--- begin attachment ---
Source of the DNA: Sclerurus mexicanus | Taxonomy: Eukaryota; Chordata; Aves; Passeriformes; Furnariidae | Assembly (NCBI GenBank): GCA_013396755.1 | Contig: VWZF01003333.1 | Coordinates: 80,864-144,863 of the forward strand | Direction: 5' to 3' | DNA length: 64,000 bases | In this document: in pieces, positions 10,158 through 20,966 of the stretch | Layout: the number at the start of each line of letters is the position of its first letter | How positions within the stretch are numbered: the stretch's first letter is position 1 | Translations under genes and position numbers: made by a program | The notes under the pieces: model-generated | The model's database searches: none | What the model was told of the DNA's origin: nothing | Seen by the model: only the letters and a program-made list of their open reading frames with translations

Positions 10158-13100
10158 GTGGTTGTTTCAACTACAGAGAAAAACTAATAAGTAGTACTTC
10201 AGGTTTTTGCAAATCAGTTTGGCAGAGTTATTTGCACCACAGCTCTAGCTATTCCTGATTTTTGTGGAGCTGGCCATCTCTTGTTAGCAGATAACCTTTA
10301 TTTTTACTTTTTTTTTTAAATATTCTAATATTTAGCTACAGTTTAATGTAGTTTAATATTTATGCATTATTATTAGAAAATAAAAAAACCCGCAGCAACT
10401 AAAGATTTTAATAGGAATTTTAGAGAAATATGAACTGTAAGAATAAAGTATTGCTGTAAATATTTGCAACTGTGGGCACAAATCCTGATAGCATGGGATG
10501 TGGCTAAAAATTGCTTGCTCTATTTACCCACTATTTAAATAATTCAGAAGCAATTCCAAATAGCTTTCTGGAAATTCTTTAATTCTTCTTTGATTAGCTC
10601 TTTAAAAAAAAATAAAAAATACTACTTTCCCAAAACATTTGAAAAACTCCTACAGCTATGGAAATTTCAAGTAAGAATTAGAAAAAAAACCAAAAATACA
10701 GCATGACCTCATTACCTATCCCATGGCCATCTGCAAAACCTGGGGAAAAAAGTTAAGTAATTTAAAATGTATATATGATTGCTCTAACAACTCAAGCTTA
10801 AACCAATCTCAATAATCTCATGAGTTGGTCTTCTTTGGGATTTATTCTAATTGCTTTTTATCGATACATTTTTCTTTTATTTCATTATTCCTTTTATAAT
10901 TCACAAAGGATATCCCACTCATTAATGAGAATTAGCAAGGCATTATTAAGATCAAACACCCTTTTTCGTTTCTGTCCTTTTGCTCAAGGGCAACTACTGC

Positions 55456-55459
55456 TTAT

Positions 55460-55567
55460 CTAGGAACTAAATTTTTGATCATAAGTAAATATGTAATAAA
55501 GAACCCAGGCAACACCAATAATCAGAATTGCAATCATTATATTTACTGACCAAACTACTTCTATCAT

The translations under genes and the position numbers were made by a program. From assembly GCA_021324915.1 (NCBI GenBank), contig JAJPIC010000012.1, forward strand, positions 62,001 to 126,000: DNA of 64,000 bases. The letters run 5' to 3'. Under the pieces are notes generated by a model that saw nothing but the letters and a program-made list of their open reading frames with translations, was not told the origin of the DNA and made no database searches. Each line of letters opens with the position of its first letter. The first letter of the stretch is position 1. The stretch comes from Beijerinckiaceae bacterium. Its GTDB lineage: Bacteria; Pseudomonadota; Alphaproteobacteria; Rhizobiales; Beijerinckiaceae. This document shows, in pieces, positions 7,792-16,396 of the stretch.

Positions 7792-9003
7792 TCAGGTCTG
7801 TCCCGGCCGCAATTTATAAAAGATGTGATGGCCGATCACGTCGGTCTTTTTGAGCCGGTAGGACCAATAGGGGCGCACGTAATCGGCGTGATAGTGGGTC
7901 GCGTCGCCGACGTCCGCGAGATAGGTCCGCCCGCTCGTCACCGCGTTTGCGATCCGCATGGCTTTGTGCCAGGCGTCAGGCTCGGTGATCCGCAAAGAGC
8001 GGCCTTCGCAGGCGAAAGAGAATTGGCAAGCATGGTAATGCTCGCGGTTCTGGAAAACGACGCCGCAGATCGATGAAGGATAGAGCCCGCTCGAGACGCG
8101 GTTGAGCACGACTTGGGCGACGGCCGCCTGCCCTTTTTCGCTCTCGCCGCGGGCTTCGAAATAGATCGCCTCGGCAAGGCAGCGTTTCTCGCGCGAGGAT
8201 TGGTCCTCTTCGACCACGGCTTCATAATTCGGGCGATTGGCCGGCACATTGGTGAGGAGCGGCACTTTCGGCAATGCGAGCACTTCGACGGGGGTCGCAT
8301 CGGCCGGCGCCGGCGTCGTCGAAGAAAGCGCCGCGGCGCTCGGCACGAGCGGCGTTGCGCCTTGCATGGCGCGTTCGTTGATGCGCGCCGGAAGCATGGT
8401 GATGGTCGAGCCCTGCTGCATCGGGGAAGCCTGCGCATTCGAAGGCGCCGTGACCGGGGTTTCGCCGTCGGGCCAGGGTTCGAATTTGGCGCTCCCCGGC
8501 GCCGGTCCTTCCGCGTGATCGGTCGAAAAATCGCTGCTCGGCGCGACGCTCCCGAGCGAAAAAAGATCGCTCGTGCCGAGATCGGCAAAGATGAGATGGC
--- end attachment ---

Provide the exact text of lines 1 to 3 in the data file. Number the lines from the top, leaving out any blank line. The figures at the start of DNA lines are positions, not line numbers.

Source of the DNA: Sclerurus mexicanus | Taxonomy: Eukaryota; Chordata; Aves; Passeriformes; Furnariidae | Assembly (NCBI GenBank): GCA_013396755.1 | Contig: VWZF01003333.1 | Coordinates: 80,864-144,863 of the forward strand | Direction: 5' to 3' | DNA length: 64,000 bases | In this document: in pieces, positions 10,158 through 20,966 of the stretch | Layout: the number at the start of each line of letters is the position of its first letter | How positions within the stretch are numbered: the stretch's first letter is position 1 | Translations under genes and position numbers: made by a program | The notes under the pieces: model-generated | The model's database searches: none | What the model was told of the DNA's origin: nothing | Seen by the model: only the letters and a program-made list of their open reading frames with translations

Positions 10158-13100
10158 GTGGTTGTTTCAACTACAGAGAAAAACTAATAAGTAGTACTTC